of Type Designer's Scientific Method, and the result was a text
face that looked like Underwood, calling it experimental would not
satisfy the new definition.

If you went around calling it Experimental and it looked just like
Underwood, then people might begin to wonder.

Maybe the word needs to be retired, as it applies toward type
unless it can satisfy both definitions. Just a thought.

okay, my head hurts. Must get lunch.


bj

John Hudson's picture

There is a sense in which all serious type design is experimental: it proceeds from an idea, through a process of testing and refinement, and generally reaches a significant resolution if not conclusion. But something tells me that when Brandon asks for examples of 'experimental typography' he is thinking of stuff that looks experimental, i.e. novel and unorthodox. One way to clarify this would be to ask what is counter to experimental typography: presumably that which is based on known results, i.e. prior experiment or discovery. Above, I mentioned the types and typography of the Didots and Bodoni as examples of experimental typography, and if we no longer think of a block of text on a relatively narrow width, with generous leading, set in a Didot or Bodoni type as 'experimental' it is because we have analysed and understood the results of that experiment.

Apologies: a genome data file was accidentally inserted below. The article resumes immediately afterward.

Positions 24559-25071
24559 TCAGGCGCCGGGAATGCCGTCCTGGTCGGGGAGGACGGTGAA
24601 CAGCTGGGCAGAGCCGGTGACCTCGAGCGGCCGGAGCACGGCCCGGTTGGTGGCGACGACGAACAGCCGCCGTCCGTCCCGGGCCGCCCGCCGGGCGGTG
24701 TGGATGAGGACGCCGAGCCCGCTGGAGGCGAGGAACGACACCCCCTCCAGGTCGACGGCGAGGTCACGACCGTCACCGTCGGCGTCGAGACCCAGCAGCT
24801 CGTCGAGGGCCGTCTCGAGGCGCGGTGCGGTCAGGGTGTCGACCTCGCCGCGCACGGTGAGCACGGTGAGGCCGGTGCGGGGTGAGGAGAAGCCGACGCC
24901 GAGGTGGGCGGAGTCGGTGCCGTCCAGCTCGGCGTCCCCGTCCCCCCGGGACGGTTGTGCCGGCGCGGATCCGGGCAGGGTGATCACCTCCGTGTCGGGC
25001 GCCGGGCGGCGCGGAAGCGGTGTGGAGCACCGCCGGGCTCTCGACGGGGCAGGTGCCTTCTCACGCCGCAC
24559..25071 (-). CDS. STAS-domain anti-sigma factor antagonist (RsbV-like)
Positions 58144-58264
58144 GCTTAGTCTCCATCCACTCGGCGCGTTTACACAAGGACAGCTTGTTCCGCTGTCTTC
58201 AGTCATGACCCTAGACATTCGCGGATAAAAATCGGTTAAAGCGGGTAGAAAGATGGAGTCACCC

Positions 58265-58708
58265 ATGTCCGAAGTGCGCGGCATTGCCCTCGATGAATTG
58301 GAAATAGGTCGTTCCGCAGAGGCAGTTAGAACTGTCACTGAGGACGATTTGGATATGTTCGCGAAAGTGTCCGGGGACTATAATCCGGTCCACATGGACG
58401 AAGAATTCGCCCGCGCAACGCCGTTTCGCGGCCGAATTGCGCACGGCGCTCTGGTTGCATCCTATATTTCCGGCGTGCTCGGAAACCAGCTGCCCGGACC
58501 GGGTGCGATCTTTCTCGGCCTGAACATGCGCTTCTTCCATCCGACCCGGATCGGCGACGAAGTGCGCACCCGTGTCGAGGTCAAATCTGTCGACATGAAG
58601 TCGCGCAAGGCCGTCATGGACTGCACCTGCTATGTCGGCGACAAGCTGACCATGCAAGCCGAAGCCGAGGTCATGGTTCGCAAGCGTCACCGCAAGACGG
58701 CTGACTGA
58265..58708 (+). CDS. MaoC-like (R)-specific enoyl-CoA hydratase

matha_standun's picture

This is a very interesting subject.

I think it's safe to say that all type designers worth their salt experiment permanently. They don't necessarily call their work 'experimental', though, and after a few years, I suppose nobody else does either. Just because a thing works or sells well or looks fairly commonplace doesn't mean it's not experimental.

In R&D departments all over the world, all sorts of people are experimenting as I write. I'm not sure they would be very happy if their finished product was labelled 'experimental'. It sounds like something that's not finished.

Carter, Unger, Bilak, Berlow, countless others...that about sums it up, I reckon.

M.

matha_standun's picture

I also agree with John.

and I wish I could type more quickly.

M.

lars's picture

maybe also letterror's beowolf?

http://www.letterror.com/foundry/beowolf/index.html

---- cut ----